I wanted things. What was so wrong with that? He had called me selfish. Ironic, considering our lovemaking had become as stale as day-old microwave popcorn. We had become a couple whose idea of kinky was me on top. And oral sex? Forget about it. Getting him to do it was like pulling teeth, and when he did I never came. I wanted passion—crazy, sexy sex. I wanted hair-pulling, mind-blowing, all-out fuck-fests. I would never have that with Alejandro. As if to clear my mental slate, I shake my head. I have to live in the moment. I’m in Italy, for god’s sake.
I step off the sidewalk and begin to cross the street toward my rental. Out of the corner of my eye, I see a little boy kicking a ball. It bounces into the street and he darts out. My heart freezes in my chest. His mama shouts for him to stop, but he is quick, a little whirlwind of energy, a dizzying mass of light and curls. I turn to reach for him, dropping my bag of wine and olive oil. That’s when I see the car speeding down the narrow street, going far too fast to stop in time. I don’t even have time to scream, let alone go after him. His mama wails to Jesus. A screeching of brakes sounds, and I brace myself for the sound of death, but it does not come.
Slowly, I open my eyes. A flurry of excitement bubbles all around me. The driver of the Maserati is out of his car, screaming in Italian, motioning with his hands like a ridiculous parody of Woody Allen. The mother runs to her child, who is in the arms of a very tall, very blond, very muscular man in running clothes. The man’s eyes meet mine. They are blue, the color of the Italian sky, il cielo azurro: blue heaven. I look down at my feet, oil and wine pooling like blood around my shoes like petulant children refusing to play together.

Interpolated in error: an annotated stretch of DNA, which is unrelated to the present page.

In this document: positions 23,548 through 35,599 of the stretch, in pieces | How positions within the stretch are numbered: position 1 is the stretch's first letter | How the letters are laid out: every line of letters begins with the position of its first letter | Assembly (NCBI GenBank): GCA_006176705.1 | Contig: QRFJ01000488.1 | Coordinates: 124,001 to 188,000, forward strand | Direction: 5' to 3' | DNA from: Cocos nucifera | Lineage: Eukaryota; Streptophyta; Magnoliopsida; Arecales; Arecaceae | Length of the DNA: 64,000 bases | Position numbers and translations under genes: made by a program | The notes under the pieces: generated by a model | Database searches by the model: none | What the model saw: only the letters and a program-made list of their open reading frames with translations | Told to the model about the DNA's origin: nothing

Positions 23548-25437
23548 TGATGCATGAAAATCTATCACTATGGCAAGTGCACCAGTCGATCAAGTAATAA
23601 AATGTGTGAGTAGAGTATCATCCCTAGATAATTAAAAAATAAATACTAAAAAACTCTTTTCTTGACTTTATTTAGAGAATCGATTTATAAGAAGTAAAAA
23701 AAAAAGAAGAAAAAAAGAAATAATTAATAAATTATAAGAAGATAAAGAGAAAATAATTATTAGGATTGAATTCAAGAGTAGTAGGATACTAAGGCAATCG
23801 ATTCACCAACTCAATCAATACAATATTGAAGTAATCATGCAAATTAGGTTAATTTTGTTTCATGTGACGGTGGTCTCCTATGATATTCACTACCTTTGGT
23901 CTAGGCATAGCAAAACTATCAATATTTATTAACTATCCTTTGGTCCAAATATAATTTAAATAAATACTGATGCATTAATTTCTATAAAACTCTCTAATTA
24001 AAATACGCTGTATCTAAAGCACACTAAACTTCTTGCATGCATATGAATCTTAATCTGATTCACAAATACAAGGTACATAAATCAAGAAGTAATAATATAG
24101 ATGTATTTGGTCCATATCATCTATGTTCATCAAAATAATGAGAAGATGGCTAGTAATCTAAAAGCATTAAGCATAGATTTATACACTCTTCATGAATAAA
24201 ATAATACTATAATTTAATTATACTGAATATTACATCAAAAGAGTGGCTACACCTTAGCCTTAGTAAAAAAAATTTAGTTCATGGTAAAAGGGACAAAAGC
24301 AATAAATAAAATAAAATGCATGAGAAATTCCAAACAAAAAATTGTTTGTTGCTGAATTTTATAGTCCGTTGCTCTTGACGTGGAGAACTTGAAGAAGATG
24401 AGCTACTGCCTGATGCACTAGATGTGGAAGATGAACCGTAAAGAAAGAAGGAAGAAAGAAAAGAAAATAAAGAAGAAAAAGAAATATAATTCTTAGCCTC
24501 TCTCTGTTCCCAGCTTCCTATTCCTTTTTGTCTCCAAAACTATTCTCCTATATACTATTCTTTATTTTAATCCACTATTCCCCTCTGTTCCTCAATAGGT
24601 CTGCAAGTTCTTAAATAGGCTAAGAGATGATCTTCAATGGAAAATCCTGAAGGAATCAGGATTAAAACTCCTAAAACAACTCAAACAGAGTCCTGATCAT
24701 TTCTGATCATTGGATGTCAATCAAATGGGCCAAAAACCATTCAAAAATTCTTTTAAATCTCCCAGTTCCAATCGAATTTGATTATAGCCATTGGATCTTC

It’s hard to settle down after the incident with the little boy. I have eaten too much cheese, and I wish more than anything I hadn’t dropped that bottle of wine. The air is hot, but habits are hard to break, and I will not sleep with the windows open on a ground floor. I’m from the city and filled with American fears.
I spent a good couple of hours trying to write, but I am far too jetlagged, far too restless to sit still long enough to listen to the muses. I try sleeping, but I’m so damn hot, my sweaty T-shirt clings to my breasts. My mind drifts back to the handsome stranger. He was clearly not Italian. His features were almost Nordic: high cheek bones, suntanned skin, light lashes, blond hair, and the sexiest dimple on his chin. The way he held that little boy, such protection, such expertise…and he’d been so fast, like rescuing people was second nature.
I feel a tug in my womb, a longing I haven’t felt in ages. My fingers drift down to my underwear. Picturing his eyes on mine, his intense and piercing gaze, my fingers explore my cunt for the first time in a long time, slowly at first. I tease my opening with a forefinger. I’m so wet; my pulse pounds against my chest. So much desire; I had forgotten what it felt like for my body to long for completion. My fingers work quickly now, alternating between tiny frenetic movements against my clit to long strokes inside of my warmth. In and out, up and down, side to side; thinking of blue, blue eyes, I begin to forget the heat.
7 thoughts on “Nanette Guadiano: Lost and Found”
The sensuality leaps off the page with this extract…cannot wait to read the full story!
Sound like a good read. One I’ll be watching for. Thanks for the giveaway.
Goodness – what a great snippet!!
Wow! Thanks for the peek at this, Nanette! Both emotional and hot!
what a great snippet! I will be looking forward to reading the full story.
Looking forward to reading the book!
The winner of Sunday’s $5 Amazon gift card is Becky Ward! Becky, I’ll be in contact shortly!